That would send us to some extra time, and a 10 minute period solved nothing. On to double OT we went, and it took just 1:58 for Dakota Kittle to end it with a shot from the left wing wall. The initial shot was stopped, but a net-drive from Luke Kalenuik resulted with the Kelowna forward in the goal crease, and Matt Huber unable to stop the puck from rolling up and over him into the net.

Thankfully it’s just game one and it’s not going to cost anybody their season, but it’s one of those things that Summerland wasn’t thrilled with and neither were the fans. Now it’s going to be a matter of the Steam putting the way Game 1 ended behind them and preparing for Game 2 on Thurdsay night at the Summerland Arena. The Steam need to be just a tad more polished from the start if they want to be successful against a Kelowna team that was physical, and did a good job of clogging the neutral zone and passing lanes in Game 1.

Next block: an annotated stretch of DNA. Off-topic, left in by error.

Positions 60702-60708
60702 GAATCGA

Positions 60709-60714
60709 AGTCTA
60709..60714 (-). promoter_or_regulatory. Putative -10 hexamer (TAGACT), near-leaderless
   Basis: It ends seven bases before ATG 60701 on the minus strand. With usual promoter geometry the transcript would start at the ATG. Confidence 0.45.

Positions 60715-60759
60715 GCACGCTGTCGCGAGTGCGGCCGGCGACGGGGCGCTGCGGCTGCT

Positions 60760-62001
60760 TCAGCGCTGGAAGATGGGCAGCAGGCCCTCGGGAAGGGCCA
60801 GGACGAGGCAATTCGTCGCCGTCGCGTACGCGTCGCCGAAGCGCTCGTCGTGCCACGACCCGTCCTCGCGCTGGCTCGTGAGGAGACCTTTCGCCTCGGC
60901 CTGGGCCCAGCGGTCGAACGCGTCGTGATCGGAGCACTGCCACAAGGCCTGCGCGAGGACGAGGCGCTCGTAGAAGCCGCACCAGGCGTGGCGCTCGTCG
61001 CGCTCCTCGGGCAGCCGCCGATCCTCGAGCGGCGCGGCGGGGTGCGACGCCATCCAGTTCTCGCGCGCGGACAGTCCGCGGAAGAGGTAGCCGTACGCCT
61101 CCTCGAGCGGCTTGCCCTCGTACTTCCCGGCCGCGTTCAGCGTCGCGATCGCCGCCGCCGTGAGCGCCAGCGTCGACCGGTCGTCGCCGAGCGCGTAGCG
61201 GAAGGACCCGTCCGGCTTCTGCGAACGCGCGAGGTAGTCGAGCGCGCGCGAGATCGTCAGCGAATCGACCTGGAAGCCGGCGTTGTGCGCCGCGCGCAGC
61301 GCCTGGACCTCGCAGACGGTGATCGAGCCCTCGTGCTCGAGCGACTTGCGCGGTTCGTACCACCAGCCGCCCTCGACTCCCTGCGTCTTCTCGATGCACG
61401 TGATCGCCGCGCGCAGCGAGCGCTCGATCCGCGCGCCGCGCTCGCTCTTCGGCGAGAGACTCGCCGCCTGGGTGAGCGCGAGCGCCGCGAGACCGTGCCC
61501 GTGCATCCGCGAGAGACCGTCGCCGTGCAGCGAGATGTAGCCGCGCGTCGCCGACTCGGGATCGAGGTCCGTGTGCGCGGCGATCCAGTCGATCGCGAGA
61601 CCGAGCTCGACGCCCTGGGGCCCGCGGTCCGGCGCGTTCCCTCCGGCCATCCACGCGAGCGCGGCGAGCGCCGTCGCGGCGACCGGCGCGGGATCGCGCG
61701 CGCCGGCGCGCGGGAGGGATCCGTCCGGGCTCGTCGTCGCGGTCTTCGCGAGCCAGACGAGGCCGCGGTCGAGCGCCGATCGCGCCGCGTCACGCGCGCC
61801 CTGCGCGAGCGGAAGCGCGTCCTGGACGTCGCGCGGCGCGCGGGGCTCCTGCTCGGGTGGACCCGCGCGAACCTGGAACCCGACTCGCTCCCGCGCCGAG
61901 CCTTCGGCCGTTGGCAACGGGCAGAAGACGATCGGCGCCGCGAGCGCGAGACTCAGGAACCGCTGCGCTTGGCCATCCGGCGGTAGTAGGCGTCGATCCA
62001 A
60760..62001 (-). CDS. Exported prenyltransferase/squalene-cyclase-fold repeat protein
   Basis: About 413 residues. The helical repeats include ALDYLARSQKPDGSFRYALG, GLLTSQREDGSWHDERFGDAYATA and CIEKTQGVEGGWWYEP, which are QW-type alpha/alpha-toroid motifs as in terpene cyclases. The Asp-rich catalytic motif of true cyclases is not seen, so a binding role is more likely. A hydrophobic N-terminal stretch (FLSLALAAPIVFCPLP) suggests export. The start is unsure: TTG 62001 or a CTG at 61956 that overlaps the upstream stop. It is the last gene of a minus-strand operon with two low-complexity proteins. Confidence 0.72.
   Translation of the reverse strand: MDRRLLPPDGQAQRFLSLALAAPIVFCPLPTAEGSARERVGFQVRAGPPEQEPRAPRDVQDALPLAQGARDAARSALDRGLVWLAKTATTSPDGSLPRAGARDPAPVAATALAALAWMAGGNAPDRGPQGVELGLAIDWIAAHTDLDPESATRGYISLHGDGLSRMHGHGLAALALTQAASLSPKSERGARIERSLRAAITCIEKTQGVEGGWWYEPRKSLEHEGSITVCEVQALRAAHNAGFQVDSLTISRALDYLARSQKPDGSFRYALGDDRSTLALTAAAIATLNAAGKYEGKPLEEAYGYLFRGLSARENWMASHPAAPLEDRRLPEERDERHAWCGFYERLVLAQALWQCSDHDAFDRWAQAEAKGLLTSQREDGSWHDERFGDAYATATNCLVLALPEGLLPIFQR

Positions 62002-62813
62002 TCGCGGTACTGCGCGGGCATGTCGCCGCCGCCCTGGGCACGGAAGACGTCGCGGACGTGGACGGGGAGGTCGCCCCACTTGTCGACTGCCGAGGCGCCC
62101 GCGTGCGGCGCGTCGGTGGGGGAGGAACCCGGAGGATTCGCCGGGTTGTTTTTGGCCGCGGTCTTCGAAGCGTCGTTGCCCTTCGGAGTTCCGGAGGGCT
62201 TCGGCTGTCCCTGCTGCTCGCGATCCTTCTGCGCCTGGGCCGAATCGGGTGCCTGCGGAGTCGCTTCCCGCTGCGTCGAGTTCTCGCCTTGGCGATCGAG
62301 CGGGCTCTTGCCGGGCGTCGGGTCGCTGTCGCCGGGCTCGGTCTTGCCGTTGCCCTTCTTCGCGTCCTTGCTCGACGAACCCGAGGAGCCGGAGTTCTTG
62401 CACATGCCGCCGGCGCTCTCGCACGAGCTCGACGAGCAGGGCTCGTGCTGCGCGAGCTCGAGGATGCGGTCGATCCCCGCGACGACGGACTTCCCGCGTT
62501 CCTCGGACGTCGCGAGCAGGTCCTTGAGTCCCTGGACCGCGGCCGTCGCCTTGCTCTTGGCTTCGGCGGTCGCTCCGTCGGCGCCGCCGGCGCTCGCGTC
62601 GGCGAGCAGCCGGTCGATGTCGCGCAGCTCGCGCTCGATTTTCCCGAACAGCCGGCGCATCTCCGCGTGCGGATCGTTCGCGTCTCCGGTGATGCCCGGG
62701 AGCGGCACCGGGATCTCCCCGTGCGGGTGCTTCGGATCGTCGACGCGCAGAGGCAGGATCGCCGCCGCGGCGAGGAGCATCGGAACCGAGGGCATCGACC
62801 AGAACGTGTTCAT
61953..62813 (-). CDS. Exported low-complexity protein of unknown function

Mike and I (and hopefully Joel) will be live for pre-game at 7:15 on Thursday evening. We’ll break down Game 1, and get set for Game 2 with coaches interviews and a highlight package.


Game highlights will be live here when I get them finished:




Mercifully, the 52 game grind of the KIJHL season has come to an end. Now we sit at the start of a new season. One that comes at us heavily, and is equally as entertaining as it is unforgiving. It’s the playoffs, when all bets are off and anything goes. #4 can beat #1 just as easily as #1 can beat #4. That’s the curse of parity across a 20 team league. Nothing comes easy, you have to fight for every inch, and if you asked any player or coach involved in playoff hockey they’d tell you they wouldn’t have it any other way.

For the second season in a row, the Summerland Steam finished second in the Okanagan Division, and will hold home ice through the first round. For the second year in a row, the Steam are a good hockey team. This season though, I’d argue they border on being a great hockey team. When they’re on they’re a great team, and it comes from all 20 players dressed each and every night buying in to the systems that Head Coach John Depourcq and his staff have put in place. All twelve forwards, six defenseman, and two goaltenders dressed each night have a job to do, and they set out to get it done each and every time they take the ice. They put up a franchise record 34 wins in the KIJHL regular season, including six of a possible eight victories over their first round opponent, the Kelowna Chiefs.